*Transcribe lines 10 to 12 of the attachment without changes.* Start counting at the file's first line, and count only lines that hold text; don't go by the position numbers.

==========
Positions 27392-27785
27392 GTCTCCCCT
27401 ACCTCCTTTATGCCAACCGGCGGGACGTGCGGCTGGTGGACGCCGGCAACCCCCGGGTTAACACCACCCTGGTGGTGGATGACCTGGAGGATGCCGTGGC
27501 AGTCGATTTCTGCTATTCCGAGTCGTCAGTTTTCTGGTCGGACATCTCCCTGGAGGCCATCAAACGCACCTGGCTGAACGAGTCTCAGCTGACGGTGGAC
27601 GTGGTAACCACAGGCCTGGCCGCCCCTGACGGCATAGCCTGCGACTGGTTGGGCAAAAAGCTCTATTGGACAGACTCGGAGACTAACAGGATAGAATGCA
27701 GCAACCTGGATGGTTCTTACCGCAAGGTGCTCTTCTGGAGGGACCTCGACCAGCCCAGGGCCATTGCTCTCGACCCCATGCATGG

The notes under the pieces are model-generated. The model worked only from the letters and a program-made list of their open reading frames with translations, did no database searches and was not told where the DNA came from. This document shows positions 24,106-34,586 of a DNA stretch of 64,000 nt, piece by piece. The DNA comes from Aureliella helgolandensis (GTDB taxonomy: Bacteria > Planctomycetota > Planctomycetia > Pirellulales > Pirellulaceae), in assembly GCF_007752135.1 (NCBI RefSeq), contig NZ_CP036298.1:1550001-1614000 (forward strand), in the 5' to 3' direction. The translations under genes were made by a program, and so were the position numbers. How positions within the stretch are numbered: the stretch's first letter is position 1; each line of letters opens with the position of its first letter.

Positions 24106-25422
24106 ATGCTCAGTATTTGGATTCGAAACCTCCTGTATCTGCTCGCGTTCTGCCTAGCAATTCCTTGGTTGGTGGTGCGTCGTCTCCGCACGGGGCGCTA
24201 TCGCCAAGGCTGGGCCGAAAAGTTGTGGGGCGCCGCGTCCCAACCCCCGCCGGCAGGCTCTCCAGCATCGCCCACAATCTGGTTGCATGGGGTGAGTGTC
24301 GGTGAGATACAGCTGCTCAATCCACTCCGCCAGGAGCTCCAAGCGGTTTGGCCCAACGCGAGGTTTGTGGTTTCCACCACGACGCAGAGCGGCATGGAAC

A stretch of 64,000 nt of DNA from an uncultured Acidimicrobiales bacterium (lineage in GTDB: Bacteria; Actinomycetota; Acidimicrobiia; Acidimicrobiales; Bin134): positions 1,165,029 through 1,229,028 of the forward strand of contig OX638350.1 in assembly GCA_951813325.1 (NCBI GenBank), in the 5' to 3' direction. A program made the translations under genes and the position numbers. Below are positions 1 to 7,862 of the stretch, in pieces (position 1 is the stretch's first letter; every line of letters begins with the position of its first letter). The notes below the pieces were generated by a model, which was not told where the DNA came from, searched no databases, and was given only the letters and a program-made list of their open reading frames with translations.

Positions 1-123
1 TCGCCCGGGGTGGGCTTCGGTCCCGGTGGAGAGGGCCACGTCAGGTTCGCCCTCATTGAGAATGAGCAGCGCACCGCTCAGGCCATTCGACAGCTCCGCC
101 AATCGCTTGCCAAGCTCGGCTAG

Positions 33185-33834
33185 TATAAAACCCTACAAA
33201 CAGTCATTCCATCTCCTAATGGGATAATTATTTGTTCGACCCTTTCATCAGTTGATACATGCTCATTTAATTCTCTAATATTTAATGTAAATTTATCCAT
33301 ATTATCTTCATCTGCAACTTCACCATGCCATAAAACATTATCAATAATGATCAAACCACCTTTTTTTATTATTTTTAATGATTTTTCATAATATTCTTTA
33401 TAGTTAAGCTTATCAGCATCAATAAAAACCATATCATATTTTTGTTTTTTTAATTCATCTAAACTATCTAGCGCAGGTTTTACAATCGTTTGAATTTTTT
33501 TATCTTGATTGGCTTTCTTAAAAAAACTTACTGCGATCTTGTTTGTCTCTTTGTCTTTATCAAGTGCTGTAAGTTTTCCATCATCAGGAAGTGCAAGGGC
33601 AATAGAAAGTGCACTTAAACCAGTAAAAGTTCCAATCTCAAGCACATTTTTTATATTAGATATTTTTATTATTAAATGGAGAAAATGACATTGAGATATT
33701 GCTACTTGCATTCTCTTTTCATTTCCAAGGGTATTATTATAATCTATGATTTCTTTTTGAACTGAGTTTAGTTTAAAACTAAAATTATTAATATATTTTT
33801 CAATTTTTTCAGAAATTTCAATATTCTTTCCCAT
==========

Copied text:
24201 TCGCCAAGGCTGGGCCGAAAAGTTGTGGGGCGCCGCGTCCCAACCCCCGCCGGCAGGCTCTCCAGCATCGCCCACAATCTGGTTGCATGGGGTGAGTGTC
24301 GGTGAGATACAGCTGCTCAATCCACTCCGCCAGGAGCTCCAAGCGGTTTGGCCCAACGCGAGGTTTGTGGTTTCCACCACGACGCAGAGCGGCATGGAAC

A stretch of 64,000 nt of DNA from an uncultured Acidimicrobiales bacterium (lineage in GTDB: Bacteria; Actinomycetota; Acidimicrobiia; Acidimicrobiales; Bin134): positions 1,165,029 through 1,229,028 of the forward strand of contig OX638350.1 in assembly GCA_951813325.1 (NCBI GenBank), in the 5' to 3' direction. A program made the translations under genes and the position numbers. Below are positions 1 to 7,862 of the stretch, in pieces (position 1 is the stretch's first letter; every line of letters begins with the position of its first letter). The notes below the pieces were generated by a model, which was not told where the DNA came from, searched no databases, and was given only the letters and a program-made list of their open reading frames with translations.